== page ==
May 22, 2015
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“That’s a fast-moving lab,” says Toto Wolff.
He’s not kidding. You hear it long before you see it—the roaring Doppler effect of something approaching very, very quickly. Then there’s a blur, and then—it’s gone.
That blur is a Formula 1 racecar, zooming around the track in excess of 200 miles per hour. Wolff’s team, Mercedes AMG Petronas, won the championship last year, and hopes to do it again this year. And they’re going to do it in part by staying “at the forefront of technological development,” says Wolff, head of Mercedes-Benz Motorsport. (Qualcomm Technologies, Inc. is an official technology partner.)
Today’s Formula 1 cars are some of the most sophisticated vehicles in the world. The Mercedes car, for example, has more than 50,000 parts, including [~200] sensors and actuators, capable of processing [~100-200 Kb] of data every [second]. That information is analyzed by an army of support staff at the track, including performance engineers, race engineers, track engineers, mechanics, and directors, who are supported by other experts working remotely from the team’s headquarters in England.
In fact, about 90% of the Mercedes team’s staff are engineers. And as they work on building the fastest and most reliable car on track, they’re also helping develop the next generation of technologies that will make it into passenger cars.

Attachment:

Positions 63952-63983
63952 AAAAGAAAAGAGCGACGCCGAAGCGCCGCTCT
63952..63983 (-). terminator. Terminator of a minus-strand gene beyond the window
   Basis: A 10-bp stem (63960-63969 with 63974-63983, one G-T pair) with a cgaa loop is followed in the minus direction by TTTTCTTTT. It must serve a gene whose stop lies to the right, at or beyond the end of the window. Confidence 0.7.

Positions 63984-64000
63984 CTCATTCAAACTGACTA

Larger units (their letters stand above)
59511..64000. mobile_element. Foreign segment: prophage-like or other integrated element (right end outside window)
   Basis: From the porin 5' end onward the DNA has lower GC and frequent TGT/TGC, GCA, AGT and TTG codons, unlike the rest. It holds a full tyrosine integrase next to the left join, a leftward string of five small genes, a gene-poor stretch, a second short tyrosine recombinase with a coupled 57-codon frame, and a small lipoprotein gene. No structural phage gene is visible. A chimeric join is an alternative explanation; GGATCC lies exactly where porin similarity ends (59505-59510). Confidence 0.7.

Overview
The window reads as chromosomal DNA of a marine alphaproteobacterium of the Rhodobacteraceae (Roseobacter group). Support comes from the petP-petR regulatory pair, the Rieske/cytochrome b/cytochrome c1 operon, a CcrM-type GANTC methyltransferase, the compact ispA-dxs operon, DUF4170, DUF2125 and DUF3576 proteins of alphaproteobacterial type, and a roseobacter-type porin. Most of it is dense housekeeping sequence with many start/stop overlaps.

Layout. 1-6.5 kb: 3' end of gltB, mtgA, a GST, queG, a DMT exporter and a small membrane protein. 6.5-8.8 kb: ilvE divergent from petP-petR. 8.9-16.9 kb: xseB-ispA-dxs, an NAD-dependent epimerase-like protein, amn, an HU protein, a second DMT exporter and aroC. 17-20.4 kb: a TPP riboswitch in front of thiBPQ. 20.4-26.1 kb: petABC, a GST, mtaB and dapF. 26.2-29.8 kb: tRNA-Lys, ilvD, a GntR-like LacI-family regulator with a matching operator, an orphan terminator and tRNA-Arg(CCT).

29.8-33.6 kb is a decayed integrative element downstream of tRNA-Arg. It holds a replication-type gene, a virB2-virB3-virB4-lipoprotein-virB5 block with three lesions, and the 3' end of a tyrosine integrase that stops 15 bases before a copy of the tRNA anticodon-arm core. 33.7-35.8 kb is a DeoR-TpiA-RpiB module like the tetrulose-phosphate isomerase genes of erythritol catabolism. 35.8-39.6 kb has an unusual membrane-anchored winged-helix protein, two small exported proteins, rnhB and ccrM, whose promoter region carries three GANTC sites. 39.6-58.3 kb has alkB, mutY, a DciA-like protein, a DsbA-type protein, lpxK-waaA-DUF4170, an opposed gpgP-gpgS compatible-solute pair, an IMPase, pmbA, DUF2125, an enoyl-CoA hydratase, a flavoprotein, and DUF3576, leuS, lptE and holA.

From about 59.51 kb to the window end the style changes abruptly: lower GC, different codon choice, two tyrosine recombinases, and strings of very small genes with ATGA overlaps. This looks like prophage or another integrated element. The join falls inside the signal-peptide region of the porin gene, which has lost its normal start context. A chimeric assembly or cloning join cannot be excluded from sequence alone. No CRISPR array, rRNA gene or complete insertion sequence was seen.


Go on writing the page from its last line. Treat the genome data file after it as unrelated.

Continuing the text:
For example, Formula 1 cars have a sophisticated hybrid engine that switches back and forth between a motor and “basically, a large mobile phone battery,” says Paddy Lowe, the team’s technical executive director. The result: efficiency “far above that of an average car,” says Lowe, a world-class engineer.
Once that technology is worked out on the track, it is likely to find its way into passenger cars, he says. And it won’t be the first. Automotive features ranging from the rear view mirror to semi-automatic transmission first got their start on the racetrack.
Another feature likely to make its way into your garage: increasingly sophisticated telemetry data. But that doesn’t mean a huge data display for the driver to interpret, says Wolff. “I don’t want that information, but I want the car to have that information,” he explains. The more data a car’s computer can process, the more it can adjust to changing conditions and fix problems before they arise, he says. And it can lead to better infotainment and navigation systems, he says.
Formula 1 “is a competition between sportsmen, but also a competition between machines,” Lowe says. The cars are incredibly complex mechanical and electronic systems, he says. And as they get better, so do the vehicles on the road.